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Icy-Flo - The solution to this summer's heat 145

Posted by Hemos
from the keeping-it-cool-when-the-lights-are-up dept.
Steve Kerrison writes "Desperate times call for desperate measures, but I'd like to think of this as more of an exercise in cunning. It's hot, but I'm not, thanks to an Icy-Box and a Panaflo. This was nearly categorised as hardware hacking, but then the only 'hacking' required was the removal of four thumb-screws."
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Icy-Flo - The solution to this summer's heat

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  • Not very interesting (Score:3, Interesting)

    by ajs318 (655362) <sd_resp2@earthshod[ ].uk ['.co' in gap]> on Monday June 12, 2006 @07:51AM (#15516243)
    What would be better, would be to modify a mobile air conditioner so it actually worked!

    The problem with most mobile ACs is that there is only one vent pipe, which discharges the air that has been used to cool the condenser outside -- the condenser-cooling intake is in the room. So this means there is a continuous flow of air out of the room ..... and so, what with the pressure in a fluid acting equally in all directions, a continuous flow of air into the room. This is likely to be warmer than you want {if it wasn't a hot day, then you wouldn't have the AC on in the first place} and also, some of that air you just spent good money cooling is being heated up and blasted outside! Better would be to have a coaxial arrangement like a gas boiler flue, where the {hot} exhaust pipe is actually mounted inside the {cool} intake pipe. Then the arrangement would work more like a "fixed" air conditioner, since the condenser-cooling airstream would be entirely separate from the evaporator-heating {or, if you prefer, room-cooling} airstream.

    You probably could do all this with Peltier Effect devices {dry heat pumps}. In which case, you would need to attach two lumps of metal with large surface areas {heat sinks from your nearest electronic components store fit this description nicely .....}, one to each side of the device; separate them by means of the best thermal insulation you can get, and blow fans over each. Circulate air from the room over the cold side, and air from outdoors over the hot side. You will also need to shut off the current every so often, in order to allow the cold side to de-ice.
  • by tweakt (325224) * on Monday June 12, 2006 @07:53AM (#15516250) Homepage
    In the hopes of salvaging this discussion (TFA is a non-story)

    Has anyone tried one of these? The priciples behind it make sense:
    http://www.sharperimage.com/us/en/catalog/product/ sku__SI758SL2 [sharperimage.com]

    And since hearing about this development:
    http://www.stanfordalumni.org/news/magazine/2005/j ulaug/features/cool.html [stanfordalumni.org]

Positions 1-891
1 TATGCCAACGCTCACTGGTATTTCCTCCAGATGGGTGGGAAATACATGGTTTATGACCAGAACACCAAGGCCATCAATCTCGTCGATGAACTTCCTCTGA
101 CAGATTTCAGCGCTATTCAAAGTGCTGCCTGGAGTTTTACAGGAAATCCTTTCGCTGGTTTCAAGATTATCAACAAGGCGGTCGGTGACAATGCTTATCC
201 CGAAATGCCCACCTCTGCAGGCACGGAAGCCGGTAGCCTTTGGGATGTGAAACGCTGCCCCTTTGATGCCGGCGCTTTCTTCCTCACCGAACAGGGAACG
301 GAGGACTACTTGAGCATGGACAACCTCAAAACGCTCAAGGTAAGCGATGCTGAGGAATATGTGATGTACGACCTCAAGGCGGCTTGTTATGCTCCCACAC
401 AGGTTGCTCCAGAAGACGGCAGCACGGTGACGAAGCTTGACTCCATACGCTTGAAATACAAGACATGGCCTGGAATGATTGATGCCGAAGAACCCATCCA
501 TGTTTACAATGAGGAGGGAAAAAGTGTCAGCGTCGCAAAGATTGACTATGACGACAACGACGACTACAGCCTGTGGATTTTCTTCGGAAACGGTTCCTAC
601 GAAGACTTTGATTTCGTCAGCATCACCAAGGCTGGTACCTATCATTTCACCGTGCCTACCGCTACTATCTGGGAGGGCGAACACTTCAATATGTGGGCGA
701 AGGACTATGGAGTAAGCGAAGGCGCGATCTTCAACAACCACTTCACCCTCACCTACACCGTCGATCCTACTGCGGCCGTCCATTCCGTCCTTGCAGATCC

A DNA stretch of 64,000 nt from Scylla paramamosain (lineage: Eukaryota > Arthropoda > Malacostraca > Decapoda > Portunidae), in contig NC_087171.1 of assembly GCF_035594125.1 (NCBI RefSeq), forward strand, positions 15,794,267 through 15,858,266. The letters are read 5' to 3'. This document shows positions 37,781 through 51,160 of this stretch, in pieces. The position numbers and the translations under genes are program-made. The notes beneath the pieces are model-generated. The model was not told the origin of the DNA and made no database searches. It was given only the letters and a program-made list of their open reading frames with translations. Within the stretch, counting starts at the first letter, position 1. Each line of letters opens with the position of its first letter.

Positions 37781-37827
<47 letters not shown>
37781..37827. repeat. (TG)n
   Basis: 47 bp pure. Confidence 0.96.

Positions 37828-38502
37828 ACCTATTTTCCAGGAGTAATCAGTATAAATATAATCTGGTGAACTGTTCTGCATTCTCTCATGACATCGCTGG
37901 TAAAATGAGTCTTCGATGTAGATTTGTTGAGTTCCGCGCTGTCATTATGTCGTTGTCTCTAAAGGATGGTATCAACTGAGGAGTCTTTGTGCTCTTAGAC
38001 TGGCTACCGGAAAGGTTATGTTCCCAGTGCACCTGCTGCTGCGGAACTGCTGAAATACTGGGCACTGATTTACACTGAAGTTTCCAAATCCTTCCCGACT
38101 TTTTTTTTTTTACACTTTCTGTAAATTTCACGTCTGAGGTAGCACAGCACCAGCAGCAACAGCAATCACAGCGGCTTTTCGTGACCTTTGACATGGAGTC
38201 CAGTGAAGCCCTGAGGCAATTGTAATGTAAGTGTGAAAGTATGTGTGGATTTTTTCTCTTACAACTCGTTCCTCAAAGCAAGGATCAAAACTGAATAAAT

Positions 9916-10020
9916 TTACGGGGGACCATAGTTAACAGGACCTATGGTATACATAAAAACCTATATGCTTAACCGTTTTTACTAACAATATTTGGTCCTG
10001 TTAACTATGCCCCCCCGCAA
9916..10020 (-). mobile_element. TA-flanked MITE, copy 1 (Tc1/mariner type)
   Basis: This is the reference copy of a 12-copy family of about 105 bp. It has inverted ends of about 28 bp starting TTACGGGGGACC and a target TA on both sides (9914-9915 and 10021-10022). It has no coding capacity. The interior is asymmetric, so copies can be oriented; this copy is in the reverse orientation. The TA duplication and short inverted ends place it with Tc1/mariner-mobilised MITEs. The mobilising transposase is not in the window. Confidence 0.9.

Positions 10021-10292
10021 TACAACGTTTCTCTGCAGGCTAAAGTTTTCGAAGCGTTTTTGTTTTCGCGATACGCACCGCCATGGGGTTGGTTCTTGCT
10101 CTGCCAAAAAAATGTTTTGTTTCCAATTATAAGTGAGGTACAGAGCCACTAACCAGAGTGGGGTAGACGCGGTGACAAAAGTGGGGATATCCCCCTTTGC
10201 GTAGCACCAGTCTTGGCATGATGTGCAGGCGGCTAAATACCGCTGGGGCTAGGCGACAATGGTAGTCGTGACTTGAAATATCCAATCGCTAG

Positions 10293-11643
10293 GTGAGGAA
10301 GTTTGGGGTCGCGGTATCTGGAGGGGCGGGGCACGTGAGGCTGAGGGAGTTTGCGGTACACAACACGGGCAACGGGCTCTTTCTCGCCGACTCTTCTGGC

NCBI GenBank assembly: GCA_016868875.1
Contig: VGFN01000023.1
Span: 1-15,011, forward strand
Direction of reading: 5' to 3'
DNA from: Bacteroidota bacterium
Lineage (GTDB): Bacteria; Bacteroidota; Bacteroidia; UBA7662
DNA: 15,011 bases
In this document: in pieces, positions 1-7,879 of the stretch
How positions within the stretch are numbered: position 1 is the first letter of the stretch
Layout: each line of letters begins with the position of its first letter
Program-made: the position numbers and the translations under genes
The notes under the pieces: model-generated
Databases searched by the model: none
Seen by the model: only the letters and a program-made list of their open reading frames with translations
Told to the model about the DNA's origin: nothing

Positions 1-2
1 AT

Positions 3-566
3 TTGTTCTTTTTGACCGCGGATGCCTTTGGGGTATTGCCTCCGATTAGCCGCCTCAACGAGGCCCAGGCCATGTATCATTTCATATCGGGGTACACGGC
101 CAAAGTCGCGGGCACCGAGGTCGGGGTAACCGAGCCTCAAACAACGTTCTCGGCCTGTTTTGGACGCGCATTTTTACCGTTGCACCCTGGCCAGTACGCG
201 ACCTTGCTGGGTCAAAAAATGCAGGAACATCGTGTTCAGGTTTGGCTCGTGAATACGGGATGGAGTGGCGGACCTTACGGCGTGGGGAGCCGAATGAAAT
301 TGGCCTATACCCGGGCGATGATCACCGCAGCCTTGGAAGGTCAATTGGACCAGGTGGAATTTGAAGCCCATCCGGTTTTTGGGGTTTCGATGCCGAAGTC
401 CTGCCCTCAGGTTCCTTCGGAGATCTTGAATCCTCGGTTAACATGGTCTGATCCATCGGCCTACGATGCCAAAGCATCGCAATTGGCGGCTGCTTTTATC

It makes even more sense, though a neck-worn device is more practical for mobile usage.
  • by MrDoh1 (906953) on Monday June 12, 2006 @09:48AM (#15516826) Journal
    I have a "Personal Cooler" from Sharper Image, though it is about 5yrs old. Looking at the picture on their site it doesn't look like they've changed it much. (But I don't know that for a fact so this all refers to my little bit older one.)

    My review: Like most other things that Sharper Image sells, save your money!

    I've used it (or tried to) while walking, while mowing, while working in the yard and in a few other instances, some during leisure, some during manual labor.

    First, I'm not a very large guy. My neck is pretty small in diameter. The thing doesn't hold on tight enough for my neck and it ends up sliding around or facing completely backwards and falling off before I can grab it. This happens much more frequently as you get hot and sweat more. Forget wearing it to play sports.

    Here in SE Texas, I can't even tell I am wearing it. The metal plate that contacts my neck becomes just as hot as I am in a very short amount of time and you can't tell there is any kind of cooling effect from it at all, save for the first couple of minutes you put it on until the metal plate gets to your temperature. (And trust me, this doesn't take long!)

    If it's like it used to be, you put water into a hole in it and a sponge soaked the water up in an attempt to keep it from spilling. Well, just a little too much water and this little water retention system ends up cooling you off inadvertently because it spills all over you. (Hey, at least it has the potential to cool you off, at least a little, somehow.)

    At least on mine, the little fan that spins that is suppose to help provide the evaporative cooling is so weak that I can put my hands over the little vent and barely tell if there is any air moving at all, though its close enough to my ears that I can hear it unless I'm doing something that makes a lot of noise.

    I think it could be made to work, if they have not gotten the kinks out already. The fan needs to be larger and more powerful, there needs to be a real way to contain the water and there has to be some way it can stay on anyones neck, regardless of their size. The principles involved seem sound, it's the implementation that needs work.


    As for the other link (didn't read TFL, just looked at the pictures), I haven't seen one of those before, but based on previous experience with similar methods, I believe that it is also based on sound principles. As an ex-firefighter in hot Florida I can tell you when we needed to cool off fast the best thing to do was run cool/cold water over your wrists. This helped with evaporative cooling on the skin, and if you are skinny like me with large veins close to the surface, it also might cool the blood itself a little.

PLUG IT IN!!!

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